Iran awaits verdict on Khatami
TEHRAN, Iran (CNN) -- Voters go to the polls in Iran on Friday with all indications Mohammad Khatami will win re-election by another landslide.
The size of his majority -- he won almost 70 percent of the vote last time -- was seen as being the most important outcome.
An increase in his vote would be seen as a mandate for introducing the reform programme so far stalled by Islamic militants -- his supporters calling the poll a "referendum on reform."
"We think the vote will be more than last time -- both in percentage terms and in the turnout," Mohsen Mirdamadi, a senior parliamentarian in the pro-Khatami Islamic Iran Participation Front said.
"If Mr Khatami's vote is higher despite all the difficulties of the last two or three years, it means people want to follow his path. Pressure from the people and their massive support can change things over the next six months," Mirdamadi said.
There were reports of some violent clashes, but otherwise Iran came to an uneasy calm on Thursday after authorities called a halt to the 19-day official campaign to allow a 24-hour "reflection period" before the polls opened.
Thousands of Khatami supporters had earlier thronged the streets of Tehran -- prompting the conservative-led Guardians Council to complain about the campaign.
They said it was "encouraging young people and adolescents to take part in protests".
The last few days were seen to be crucial and Khatami, who has campaigned on a platform of "moderation" and curbing unemployment, made a last-ditch appeal to youth voters.
Hundreds of young people plastered Tehran late into the night with Khatami posters, leaflets and bumper stickers in a drive to bring out the youth vote.
Khatami's campaign staff said they believed a late swing particularly among the young could yield an even bigger victory than last time. The electorate is of 42.1 million voters aged 15 and over.
Khatami, who is bidding for a second term, came to power in 1997 in a surprise victory over the conservative establishment candidate.
But promised political and social reforms have been slow to materialise, with conservative forces installed by the 1979 Islamic revolution hitting back over the last two years.
They have closed pro-reform newspapers, arrested dozens of political dissidents, liberal clerics and journalists, and maintain key control of the media and the judiciary.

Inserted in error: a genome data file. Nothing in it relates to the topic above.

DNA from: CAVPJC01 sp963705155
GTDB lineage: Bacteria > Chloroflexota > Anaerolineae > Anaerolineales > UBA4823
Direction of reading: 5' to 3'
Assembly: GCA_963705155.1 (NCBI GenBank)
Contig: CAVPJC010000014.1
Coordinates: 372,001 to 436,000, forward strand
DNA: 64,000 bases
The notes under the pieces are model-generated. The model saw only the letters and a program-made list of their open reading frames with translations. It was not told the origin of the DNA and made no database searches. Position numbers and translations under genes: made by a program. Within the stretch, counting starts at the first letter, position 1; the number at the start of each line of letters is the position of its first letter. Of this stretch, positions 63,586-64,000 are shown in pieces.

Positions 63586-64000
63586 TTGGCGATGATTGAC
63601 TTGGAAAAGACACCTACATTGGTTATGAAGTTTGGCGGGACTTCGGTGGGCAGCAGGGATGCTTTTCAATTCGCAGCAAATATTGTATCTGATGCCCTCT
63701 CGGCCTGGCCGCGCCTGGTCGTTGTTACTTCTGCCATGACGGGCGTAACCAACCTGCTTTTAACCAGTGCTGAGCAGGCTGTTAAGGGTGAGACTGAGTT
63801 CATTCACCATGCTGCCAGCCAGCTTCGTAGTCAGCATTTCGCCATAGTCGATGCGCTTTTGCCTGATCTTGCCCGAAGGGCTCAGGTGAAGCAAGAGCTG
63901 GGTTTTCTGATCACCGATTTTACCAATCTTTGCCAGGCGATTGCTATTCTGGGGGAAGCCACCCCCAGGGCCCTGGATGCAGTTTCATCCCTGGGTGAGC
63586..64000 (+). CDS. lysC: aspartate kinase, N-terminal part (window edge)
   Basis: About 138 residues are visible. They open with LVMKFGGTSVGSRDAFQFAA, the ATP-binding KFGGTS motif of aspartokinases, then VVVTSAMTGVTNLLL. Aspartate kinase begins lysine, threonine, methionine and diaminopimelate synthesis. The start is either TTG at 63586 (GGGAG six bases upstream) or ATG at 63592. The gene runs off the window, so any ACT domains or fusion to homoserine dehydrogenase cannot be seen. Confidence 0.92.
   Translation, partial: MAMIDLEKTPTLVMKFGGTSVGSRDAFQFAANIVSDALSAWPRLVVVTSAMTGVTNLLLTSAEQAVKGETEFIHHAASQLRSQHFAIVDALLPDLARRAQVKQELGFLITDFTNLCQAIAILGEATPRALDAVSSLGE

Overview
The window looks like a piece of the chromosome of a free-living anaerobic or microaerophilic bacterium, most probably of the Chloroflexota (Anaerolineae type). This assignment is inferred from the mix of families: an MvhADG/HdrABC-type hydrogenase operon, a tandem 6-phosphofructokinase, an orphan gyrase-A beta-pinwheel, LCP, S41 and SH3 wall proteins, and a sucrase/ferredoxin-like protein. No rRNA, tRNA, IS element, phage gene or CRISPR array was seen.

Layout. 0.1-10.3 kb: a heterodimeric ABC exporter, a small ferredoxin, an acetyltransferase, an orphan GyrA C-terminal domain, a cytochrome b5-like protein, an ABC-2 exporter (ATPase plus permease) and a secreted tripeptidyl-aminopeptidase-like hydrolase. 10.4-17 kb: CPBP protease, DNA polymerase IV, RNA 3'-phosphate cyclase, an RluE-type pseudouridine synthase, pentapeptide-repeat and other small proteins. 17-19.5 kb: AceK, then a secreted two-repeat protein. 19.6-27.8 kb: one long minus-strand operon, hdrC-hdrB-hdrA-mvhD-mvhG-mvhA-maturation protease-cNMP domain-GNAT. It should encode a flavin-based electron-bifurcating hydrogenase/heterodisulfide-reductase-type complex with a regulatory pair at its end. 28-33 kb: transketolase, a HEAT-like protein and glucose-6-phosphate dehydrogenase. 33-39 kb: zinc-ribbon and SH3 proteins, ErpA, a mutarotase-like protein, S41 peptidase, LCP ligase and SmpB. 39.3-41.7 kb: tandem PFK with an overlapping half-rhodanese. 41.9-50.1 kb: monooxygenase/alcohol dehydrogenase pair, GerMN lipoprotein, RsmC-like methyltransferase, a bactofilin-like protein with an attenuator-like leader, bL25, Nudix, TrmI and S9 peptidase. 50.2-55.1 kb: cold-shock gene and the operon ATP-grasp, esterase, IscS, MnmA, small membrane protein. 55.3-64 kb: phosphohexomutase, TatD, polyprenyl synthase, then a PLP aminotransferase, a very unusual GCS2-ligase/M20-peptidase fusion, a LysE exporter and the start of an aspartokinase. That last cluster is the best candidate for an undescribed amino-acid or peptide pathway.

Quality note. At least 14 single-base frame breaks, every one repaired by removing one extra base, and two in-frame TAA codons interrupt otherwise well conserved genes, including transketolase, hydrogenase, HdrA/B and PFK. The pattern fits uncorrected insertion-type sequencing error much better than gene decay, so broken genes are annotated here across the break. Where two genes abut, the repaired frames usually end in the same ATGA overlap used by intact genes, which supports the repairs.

Khatami himself called his confrontation with hardline clerics and their vast influence on everyday life in Iran his "tunnel of crisis."
The figure where Khatami would be seen to have the legitimacy to press ahead with reforms was being put at 20 million votes, his total last time.
He faces nine opponents, almost all of them hardline conservatives.
CNN's Walter Rodgers says: "The other nine may just be trying to position themselves to run four years from now when Khatami cannot run again."
The Guardian Council vetoed all but 10 of the 814 candidates who registered last month. Ironically, that has helped Khatami by eliminating any left-wing or liberal challenger.
One view is that the big hitters among the hardliners are biding their time for the next contest, hoping Khatami will be wounded by a low turnout this time and frustrated in his ability to govern.
Second in the polls Ahmad Tavakoli, a former revolutionary prosecutor and labour minister, has promised a clean-up of corruption in government and a more liberal economy.
But opinion polls show that despite dissatisfaction over unemployment and poverty, voters still trust Khatami more than his opponents.
U.S. opinion pollsters Zogby International, in a survey taken last week for Abu Dhabi television, forecast a comfortable win for Khatami with 75 percent of the vote.
Khatami's closest challenger, former Labour Minister Ahmad Tavakoli, was trailing far behind with 11 percent.
Some 37,000 polling stations were due to be open from 9 a.m. to 7 p.m. (0430-1430 GMT) on Friday, but the hours were subject to extension depending on the turnout.
Counting was beginning immediately after voting ended but final results were not being released until Sunday.
The presidential candidates require 50 percent of the vote plus one to win outright and avoid a run-off.
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